Fortunately, he was treated quickly and has gone on to make a good recovery. Nicola, from Walsall, tells their story here.
“The day before my son Jorge, aged 9.5 months, was admitted to hospital he was off his food at teatime. I tried all his favourites but he just didn’t want to eat. He had no other symptoms.
“The next morning, Thursday 18 April 2013, he was still not wanting to eat. He was not himself, his temperature was slightly high at 37 and then over the next hour or so it crept up to 38.2. He didn’t want to be picked up, he didn’t want to be put down he was just not his usual happy self!
“My friend had popped in for a rare visit. She didn’t say at the time, but she had lost a very young family member many years ago to meningitis. I contacted the doctors to try and get an appointment for Jorge, and fortunately they gave me an appointment at the end of surgery at 11.40am. It was around 10.00 at this time.
A sort of grunting noise
“Jorge began making a sort of grunting noise. I took him to the doctors slightly earlier and was seen after the end of surgery. At this point his temperature was 40 and he vomited a large amount in the consultation room. The doctor was quite concerned. He had checked all obs, contacted the paediatric unit so that we wouldn’t have to wait in A&E and also called 999.
“The ambulance attended fairly quickly and while in the ambulance the paramedic actually said to me, "You have to be careful of meningitis don’t you". Being quite uneducated on it and thinking it was more of a winter illness I said, "Oh, is it about this time of year?" He said, "It’s always about".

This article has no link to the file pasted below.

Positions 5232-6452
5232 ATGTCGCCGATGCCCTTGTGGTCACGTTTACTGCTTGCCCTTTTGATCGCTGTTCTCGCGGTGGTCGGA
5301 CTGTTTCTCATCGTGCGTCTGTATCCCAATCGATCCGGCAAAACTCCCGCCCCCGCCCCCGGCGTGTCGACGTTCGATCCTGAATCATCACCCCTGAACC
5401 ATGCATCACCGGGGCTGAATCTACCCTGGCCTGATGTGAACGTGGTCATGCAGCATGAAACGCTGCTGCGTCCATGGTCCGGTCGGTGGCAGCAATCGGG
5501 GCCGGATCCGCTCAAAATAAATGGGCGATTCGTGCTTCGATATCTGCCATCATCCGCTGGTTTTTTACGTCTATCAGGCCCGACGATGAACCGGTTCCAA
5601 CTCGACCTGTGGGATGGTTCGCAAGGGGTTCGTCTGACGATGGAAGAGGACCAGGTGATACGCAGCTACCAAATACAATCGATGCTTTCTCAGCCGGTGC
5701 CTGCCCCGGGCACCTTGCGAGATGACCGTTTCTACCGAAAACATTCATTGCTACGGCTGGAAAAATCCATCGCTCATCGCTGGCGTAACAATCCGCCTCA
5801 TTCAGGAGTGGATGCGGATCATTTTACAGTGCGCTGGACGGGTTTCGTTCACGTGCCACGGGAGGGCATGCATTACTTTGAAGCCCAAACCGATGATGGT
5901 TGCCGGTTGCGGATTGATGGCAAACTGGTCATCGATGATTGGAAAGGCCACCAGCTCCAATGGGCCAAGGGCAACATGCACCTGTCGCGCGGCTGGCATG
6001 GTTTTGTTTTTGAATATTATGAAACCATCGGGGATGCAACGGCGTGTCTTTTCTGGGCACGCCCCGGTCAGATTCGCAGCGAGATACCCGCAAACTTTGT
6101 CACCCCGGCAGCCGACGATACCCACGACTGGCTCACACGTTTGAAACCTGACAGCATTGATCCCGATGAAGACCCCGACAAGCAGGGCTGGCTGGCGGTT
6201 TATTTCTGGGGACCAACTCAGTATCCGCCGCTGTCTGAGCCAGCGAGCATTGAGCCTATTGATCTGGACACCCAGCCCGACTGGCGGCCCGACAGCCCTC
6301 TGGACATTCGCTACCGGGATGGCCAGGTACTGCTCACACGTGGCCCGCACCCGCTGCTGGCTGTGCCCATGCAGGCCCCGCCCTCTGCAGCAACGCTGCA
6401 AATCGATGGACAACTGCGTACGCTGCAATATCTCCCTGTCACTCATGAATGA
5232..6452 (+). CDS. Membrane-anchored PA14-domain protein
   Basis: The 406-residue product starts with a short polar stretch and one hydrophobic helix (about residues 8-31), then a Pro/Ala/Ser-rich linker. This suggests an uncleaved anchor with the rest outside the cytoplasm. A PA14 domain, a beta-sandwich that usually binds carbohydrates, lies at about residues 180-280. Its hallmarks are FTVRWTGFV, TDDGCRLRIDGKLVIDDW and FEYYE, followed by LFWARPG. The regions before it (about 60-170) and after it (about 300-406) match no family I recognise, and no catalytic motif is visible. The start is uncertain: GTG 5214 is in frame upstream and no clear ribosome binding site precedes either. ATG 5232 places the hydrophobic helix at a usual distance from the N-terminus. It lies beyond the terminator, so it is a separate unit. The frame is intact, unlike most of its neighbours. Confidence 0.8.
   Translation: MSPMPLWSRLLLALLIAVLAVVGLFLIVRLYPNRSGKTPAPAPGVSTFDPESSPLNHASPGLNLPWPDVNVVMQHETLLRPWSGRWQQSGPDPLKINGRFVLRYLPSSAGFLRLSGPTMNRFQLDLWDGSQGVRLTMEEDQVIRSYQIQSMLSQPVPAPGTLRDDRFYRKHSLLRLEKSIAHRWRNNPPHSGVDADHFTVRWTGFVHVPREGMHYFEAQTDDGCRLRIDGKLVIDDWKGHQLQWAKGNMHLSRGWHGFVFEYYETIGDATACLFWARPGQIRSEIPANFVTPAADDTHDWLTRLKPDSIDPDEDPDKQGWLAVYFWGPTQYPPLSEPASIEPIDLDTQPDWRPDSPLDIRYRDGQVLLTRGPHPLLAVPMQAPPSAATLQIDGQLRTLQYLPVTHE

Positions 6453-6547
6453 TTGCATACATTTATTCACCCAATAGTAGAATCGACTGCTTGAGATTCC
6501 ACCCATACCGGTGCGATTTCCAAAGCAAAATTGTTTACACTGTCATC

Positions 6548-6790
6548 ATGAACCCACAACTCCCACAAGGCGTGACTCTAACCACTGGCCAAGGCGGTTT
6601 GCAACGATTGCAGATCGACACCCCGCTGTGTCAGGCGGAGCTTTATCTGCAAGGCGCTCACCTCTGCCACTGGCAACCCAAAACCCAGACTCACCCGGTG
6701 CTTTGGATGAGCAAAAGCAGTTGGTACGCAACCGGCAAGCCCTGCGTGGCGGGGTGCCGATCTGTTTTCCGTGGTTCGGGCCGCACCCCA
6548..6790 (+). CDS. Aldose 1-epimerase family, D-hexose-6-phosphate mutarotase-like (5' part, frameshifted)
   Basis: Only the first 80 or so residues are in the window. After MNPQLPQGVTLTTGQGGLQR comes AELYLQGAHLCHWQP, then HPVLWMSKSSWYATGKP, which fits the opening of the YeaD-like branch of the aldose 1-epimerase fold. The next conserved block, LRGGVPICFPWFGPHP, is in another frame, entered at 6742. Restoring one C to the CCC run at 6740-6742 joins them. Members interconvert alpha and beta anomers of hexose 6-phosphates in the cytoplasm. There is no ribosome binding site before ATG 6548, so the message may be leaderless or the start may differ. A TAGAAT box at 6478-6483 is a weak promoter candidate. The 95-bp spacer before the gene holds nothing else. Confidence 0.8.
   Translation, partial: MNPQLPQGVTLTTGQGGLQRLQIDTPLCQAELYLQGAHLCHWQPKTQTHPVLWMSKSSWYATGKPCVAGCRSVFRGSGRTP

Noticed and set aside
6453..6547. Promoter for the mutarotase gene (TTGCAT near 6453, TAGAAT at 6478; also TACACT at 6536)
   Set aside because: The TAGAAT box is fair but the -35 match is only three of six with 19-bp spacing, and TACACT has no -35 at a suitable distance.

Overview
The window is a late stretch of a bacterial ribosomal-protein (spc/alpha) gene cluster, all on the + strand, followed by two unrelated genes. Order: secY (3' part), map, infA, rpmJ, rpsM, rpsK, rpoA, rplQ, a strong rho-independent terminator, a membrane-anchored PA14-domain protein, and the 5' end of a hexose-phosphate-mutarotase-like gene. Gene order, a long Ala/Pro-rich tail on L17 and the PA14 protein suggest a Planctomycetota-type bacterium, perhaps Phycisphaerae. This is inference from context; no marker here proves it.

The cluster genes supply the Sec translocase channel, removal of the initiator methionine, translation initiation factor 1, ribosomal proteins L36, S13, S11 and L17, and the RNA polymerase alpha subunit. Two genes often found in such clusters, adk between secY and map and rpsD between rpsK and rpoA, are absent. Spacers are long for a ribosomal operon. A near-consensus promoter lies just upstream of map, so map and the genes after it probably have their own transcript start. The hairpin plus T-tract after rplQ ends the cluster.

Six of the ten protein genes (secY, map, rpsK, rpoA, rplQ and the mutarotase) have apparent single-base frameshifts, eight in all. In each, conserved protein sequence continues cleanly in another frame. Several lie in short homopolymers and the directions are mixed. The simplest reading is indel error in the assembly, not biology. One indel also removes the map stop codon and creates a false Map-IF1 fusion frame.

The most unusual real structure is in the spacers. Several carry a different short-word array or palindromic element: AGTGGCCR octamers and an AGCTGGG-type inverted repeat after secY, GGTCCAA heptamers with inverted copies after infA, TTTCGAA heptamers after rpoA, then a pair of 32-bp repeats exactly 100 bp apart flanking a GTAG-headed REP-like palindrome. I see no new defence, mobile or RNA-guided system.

“Upon arrival at the paediatric unit there was quite a long wait to be seen. We sat in a waiting area and were called in a few times over the next few hours to have his obs taken. At one point he was quite unresponsive and my mom and myself saw the nurse squeeze his thumb fairly hard to get a response. He did respond to this.
Didn’t seem to be that ill
“We were transferred to an assessment ward with a bed, where we attempted to get a urine sample to test for infection. Eventually we managed to get a small amount, which came back clear. He was sent for a chest X-ray around 7pm, which also came back clear. At this point Jorge was quite alert and didn’t seem to be that ill.
“Later in the evening the doctor was back on the ward assessing patients to see if any could go home. There was another slightly older boy there with the same symptoms as Jorge, sickness and temperature, and he was sent home. But when the doctor came to see Jorge he said he didn’t want to send him home as he couldn’t say what was wrong with him.
“We were transferred to a room on the paediatric ward and told we were staying in overnight for observations. I popped home, leaving Jorge with his dad Jason, to get a few things packed, and when I went back they were inserting a catheter into his hand. It was hear-tbreaking to see. He didn’t even move, and they really struggled to insert it. They started him on medication, which I didn’t know at the time was an antiviral (Aciclovir I think) and also antibiotics for meningitis.
Couldn’t face seeing him in pain
“He cried for the whole time the antiviral was going through each time, which was quite a while. The nurse said that medication did sting while going through intravenously. The following morning doctors and nurses came in and told me Jorge would be having a lumbar puncture test carried out. I called his dad back up to the hospital, as he hadn’t long gone home, so that he could go with Jorge for the procedure. I couldn’t face seeing him being in so much pain.